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Health Care Economics
Major Funding Shift Expected in Next Decade
Psychiatric News
Volume 40 Number 7 page 18-18

A significant shift in health care funding from the private to the public sector is projected over the next 10 years, in part because of the new Medicare prescription drug benefit.

By 2014, the public sector will fund more than 49 percent of all U.S. health care, said Stephen Heffler, director of the National Health Statistics Group at the Centers for Medicare and Medicaid Services, and colleagues in a Health Affairs Web exclusive posted February 28.

"The implementation of the Part D [prescription drug] benefit, as well as the expected continuation of the longer-term trends toward more public funding of health care, leads us to anticipate the public sector will pay for nearly half of all spending in the U.S. by 2014," said Heffler during a Webcast briefing on the projections.

Heffler said the shift would happen as the leading edge of baby boomers become eligible for Medicare in 2011. He emphasized, however, that the shift in public spending is not related to demographic trends.

"The larger demographic impact of that cohort [becoming eligible for Medicare] is during the years following this set of projections," Heffler said.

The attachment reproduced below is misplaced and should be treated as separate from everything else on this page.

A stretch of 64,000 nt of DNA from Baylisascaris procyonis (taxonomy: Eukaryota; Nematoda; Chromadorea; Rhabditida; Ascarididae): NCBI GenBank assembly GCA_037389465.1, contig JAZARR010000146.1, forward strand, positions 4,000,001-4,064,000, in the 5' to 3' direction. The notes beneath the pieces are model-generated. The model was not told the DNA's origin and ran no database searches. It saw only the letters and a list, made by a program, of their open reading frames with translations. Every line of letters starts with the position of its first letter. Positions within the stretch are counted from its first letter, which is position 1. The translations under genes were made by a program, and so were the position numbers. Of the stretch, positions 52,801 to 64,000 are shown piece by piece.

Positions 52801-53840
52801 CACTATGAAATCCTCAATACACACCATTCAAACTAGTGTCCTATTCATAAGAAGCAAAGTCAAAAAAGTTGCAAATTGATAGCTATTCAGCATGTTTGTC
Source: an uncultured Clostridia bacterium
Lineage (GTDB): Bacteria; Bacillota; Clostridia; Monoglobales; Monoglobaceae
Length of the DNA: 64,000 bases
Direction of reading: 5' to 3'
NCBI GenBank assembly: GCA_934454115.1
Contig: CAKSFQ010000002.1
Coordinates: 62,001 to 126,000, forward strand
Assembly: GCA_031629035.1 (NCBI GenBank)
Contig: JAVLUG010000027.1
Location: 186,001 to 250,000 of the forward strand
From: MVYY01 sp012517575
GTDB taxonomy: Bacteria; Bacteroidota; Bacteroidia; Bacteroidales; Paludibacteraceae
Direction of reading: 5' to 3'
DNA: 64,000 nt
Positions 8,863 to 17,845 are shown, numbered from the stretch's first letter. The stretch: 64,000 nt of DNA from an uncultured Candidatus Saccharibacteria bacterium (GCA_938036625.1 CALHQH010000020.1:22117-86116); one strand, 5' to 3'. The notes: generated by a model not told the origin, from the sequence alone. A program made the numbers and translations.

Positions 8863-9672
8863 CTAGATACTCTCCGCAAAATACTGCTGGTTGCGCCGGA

Rather, the increased public funding of U.S. health care is related to a variety of trends that are shifting spending away from the private sector, including the new Medicare drug benefit.

As an illustration of the drug benefit's contribution to increased public spending, total Medicare drug spending is expected to be $69.9 billion in 2006 when the benefit begins. But without the drug benefit and other drug-related provisions, Medicare prescription drug spending would have been projected to be just $2.9 billion in 2006.FIG1

"This shift of approximately $67 billion in funding on behalf of the projected 38.9 million enrollees in the Medicare Part D benefit comes from the two primary payers of prescription drugs in 2005—Medicaid and private payers," the authors wrote.

While the drug benefit is helping to shift the source of financing toward the public sector and away from the private sector, it is not expected to contribute to increases in overall spending. In part, this is because increased utilization resulting from the benefit is expected to be offset by price discounts also associated with the benefit.

In fact, the authors said that the growth in overall U.S. health care spending over the next 10 years is actually expected to decelerate, due to reductions in medical consumption. These reductions are expected to be achieved as a result of what the authors call the "quiet reimposition of selected tools of utilization management, such as preauthorization requirements and utilization review and the increased use of cost sharing to dampen demand for discretionary services under private health insurance."

Yet despite this deceleration in growth, overall health care spending will continue growing faster than gross domestic product (GDP). "The consequence is a projected increase in health's share of GDP from 15.3 percent in 2003 to 18.7 percent by 2014," the authors projected.

TheHealth Affairsreport is posted online at<http://content.healthaffairs.org/cgi/content/abstract/hlthaff.w5.74>.

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